Dear Reader, you’ve guessed whom I’m referring to, haven’t you? Charlie Chaplin, The Little Fellow, The Tramp.
While his team were shooting The Gold Rush in 1924, there was an agitated discussion going on in the studio about the storyline. And a fly kept distracting their attention, so Chaplin, furious, asked for a swatter and tried to kill it. He failed. After a moment the fly landed on the table beside him, within easy reach. He picked up the swatter to swipe at it, then abruptly stopped and put down the swatter. When the others asked “Why?”, he looked at them and said: “It isn’t the same fly.”
A decade earlier Roscoe Arbuckle, one of Chaplin’s favourite ‘hefty’ collaborators, remarked that his mate Chaplin was a “complete comic genius, undoubtedly the only one of our time who will be talked about a century from now.”
The century has passed and what ‘Fatty’ Arbuckle said has turned out to be true. During that century the world deeply changed – economically, politically, socially. With the invention of ‘talkies’ and the new ediﬁce of Hollywood, the cinema also changed. Yet the early Chaplin ﬁlms have lost none of their surprise or humour or bite or illumination. More than that, their relevance seems closer, more urgent than ever before: they are an intimate commentary on the 21st century in which we are living.
How is this possible? I want to offer two insights. The ﬁrst concerns Chaplin’s proverbial view of the world as described above, and the second concerns his genius as a clown, which paradoxically owed so much to the tribulations of his childhood.
Today the economic global tyranny of speculative ﬁnancial capitalism, which uses national governments (and their politicians) as its slave-masters, and the world media as its dope-distributor, this tyranny whose sole aim is proﬁt and ceaseless accumulation, imposes on us a view and pattern of life which is hectic, precarious, merciless and inexplicable. And this view of life is even closer to the ten-year-old’s proverbial view of the world than was life at the time the early Chaplin ﬁlms were shot.
In this morning’s newspapers there is a report that Evo Morales, the uncynical and relatively open-hearted president of Bolivia has proposed a new law which will make it legal for kids to start working as soon as they are ten years old. Nearly a million Bolivian kids are already doing so in order to contribute to their families having enough to eat. His law will grant them a little legal protection.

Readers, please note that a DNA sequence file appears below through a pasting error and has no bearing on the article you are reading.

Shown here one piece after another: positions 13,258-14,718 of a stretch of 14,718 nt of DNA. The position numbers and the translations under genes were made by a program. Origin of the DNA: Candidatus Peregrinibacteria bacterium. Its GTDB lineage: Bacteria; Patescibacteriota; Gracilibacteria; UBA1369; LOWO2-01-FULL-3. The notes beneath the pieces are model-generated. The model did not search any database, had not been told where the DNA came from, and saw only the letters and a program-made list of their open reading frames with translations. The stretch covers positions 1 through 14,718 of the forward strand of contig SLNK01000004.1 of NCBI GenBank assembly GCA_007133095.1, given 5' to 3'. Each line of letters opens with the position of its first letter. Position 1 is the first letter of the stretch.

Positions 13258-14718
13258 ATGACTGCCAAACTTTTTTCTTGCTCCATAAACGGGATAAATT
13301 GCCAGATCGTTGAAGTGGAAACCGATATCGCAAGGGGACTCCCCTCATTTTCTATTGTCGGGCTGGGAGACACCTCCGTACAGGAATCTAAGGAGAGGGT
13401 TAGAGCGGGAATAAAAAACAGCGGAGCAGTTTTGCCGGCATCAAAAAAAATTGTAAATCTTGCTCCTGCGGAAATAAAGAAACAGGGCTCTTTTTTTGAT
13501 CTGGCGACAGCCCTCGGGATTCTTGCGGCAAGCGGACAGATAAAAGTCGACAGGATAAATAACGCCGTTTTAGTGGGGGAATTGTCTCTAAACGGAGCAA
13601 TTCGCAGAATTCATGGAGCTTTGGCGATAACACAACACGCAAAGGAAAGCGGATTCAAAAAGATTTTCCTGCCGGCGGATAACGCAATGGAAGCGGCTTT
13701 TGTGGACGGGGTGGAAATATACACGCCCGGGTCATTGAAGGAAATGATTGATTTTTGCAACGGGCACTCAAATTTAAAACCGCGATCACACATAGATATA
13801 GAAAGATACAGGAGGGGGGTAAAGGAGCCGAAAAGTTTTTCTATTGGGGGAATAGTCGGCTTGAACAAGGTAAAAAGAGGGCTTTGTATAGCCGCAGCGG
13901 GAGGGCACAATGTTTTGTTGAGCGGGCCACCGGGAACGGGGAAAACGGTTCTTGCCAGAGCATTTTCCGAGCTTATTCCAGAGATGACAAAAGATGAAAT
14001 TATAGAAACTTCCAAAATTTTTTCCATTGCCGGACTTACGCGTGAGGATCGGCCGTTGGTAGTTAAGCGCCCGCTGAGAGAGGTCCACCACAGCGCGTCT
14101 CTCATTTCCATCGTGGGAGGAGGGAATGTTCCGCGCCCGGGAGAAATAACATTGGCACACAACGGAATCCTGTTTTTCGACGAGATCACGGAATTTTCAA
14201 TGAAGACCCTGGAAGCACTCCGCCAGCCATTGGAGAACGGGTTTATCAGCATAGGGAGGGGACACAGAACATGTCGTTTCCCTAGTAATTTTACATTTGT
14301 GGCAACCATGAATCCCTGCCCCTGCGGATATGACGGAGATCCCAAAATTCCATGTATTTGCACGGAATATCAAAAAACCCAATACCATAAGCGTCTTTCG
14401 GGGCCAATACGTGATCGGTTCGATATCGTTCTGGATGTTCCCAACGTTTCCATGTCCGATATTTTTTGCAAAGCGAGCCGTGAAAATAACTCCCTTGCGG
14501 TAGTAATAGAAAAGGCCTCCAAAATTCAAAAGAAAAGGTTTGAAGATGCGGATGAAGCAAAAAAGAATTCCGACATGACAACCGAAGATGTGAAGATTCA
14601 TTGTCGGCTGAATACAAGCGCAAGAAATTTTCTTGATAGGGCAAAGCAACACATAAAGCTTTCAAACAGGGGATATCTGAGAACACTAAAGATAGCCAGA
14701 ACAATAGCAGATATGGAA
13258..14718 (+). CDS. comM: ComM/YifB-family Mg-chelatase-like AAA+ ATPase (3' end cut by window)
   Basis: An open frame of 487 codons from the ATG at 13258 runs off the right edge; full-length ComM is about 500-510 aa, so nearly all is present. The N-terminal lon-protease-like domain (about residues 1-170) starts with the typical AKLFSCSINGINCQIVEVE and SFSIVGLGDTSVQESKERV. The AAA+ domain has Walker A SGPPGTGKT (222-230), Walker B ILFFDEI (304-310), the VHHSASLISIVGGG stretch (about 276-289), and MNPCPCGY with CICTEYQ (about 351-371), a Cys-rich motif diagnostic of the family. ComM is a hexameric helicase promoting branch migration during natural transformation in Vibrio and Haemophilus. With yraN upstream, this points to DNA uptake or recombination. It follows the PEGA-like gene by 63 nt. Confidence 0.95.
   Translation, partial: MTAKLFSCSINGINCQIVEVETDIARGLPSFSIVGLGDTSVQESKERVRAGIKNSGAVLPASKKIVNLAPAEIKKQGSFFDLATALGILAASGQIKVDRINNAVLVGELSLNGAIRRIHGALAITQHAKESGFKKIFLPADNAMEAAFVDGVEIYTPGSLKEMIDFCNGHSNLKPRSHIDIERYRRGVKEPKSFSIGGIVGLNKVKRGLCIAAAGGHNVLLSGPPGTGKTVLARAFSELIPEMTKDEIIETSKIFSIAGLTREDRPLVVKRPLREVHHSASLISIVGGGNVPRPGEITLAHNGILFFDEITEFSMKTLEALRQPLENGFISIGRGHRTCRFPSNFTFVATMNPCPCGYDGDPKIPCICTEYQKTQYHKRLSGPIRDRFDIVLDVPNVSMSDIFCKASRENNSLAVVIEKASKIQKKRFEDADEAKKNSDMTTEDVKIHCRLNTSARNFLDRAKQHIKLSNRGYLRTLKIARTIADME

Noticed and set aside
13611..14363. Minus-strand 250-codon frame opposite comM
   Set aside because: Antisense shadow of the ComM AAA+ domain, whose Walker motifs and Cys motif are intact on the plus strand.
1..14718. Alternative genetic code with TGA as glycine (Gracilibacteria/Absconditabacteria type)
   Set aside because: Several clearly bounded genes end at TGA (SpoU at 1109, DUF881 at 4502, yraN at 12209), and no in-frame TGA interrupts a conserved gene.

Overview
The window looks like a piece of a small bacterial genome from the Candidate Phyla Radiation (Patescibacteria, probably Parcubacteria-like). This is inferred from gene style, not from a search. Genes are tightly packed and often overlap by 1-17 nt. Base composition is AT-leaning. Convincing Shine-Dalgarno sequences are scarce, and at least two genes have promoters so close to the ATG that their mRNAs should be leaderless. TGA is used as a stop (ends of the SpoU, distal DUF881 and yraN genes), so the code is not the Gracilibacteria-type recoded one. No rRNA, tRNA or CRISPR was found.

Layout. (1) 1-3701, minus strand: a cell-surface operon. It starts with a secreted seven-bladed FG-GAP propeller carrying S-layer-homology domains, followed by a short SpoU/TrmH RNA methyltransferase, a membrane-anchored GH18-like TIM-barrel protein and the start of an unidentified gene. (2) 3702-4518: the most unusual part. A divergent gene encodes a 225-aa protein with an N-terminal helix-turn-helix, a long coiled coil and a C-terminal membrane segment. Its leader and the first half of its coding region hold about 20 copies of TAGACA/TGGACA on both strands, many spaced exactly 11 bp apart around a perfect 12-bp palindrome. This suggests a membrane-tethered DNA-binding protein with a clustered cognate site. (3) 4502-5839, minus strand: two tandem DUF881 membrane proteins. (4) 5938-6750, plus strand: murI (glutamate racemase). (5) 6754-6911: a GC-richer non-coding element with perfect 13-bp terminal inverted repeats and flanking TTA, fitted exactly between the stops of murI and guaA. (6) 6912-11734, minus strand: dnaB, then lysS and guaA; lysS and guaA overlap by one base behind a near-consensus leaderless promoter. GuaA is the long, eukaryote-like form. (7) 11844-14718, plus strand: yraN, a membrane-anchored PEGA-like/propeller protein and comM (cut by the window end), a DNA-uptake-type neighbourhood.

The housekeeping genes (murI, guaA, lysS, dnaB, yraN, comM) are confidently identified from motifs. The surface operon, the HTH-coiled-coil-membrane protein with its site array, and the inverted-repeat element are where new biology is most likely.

Six months ago, in the sea around the Italian island of Lampedusa, 400 immigrants from Africa and the Middle East were drowned in an unseaworthy boat whilst trying to enter Europe clandestinely in the hope of ﬁnding jobs. Across the planet 300 million men, women and children are looking for work in order to have the minimal means for survival. The Tramp is no longer singular.
The extent of the apparently inexplicable increases day by day. The politics of universal suffrage have become meaningless because the discourse of national politicians no longer has any connection with what they do or can do. The fundamental decisions determining today’s world are all being taken by ﬁnancial speculators and their agencies, who are nameless and politically speechless. As the ten-year-old presumed: “Words are missing to name or explain the daily run of trouble, unmet needs and frustrated desire.”
The clown knows that life is cruel. The ancient jester’s motley brightly coloured costume was already a joke about his usually melancholy expression. The clown is used to loss. Loss is his prologue.
The energy of Chaplin’s antics is repetitive and incremental. Each time he falls, he gets back on to his feet as a new man. A new man who is both the same man and a different man. After each fall the secret of his buoyancy is his multiplicity.
The same multiplicity enables him to hold on to his next hope although he is used to his hopes being repeatably shattered. He undergoes humiliation after humiliation with equanimity. Even when he counter-attacks, he does so with a hint of regret and with equanimity. Such equanimity renders him invulnerable – invulnerable to the point of seeming immortal. We, sensing this immortality in our hopeless circus of events, acknowledge it with our laughter.
In Chaplin’s world Laughter is immortality’s nickname.
There are photos of Chaplin when he was in his mid-80s. Looking at them one day I found the expression on his face familiar. Yet I didn’t know why. Later it came to me. I checked it out. His expression is like Rembrandt’s in one of his last self-portraits: Self-portrait as Zeuxis Laughing.
“I’m only a little nickel comedian,” he says. “All I ask is to make people laugh.”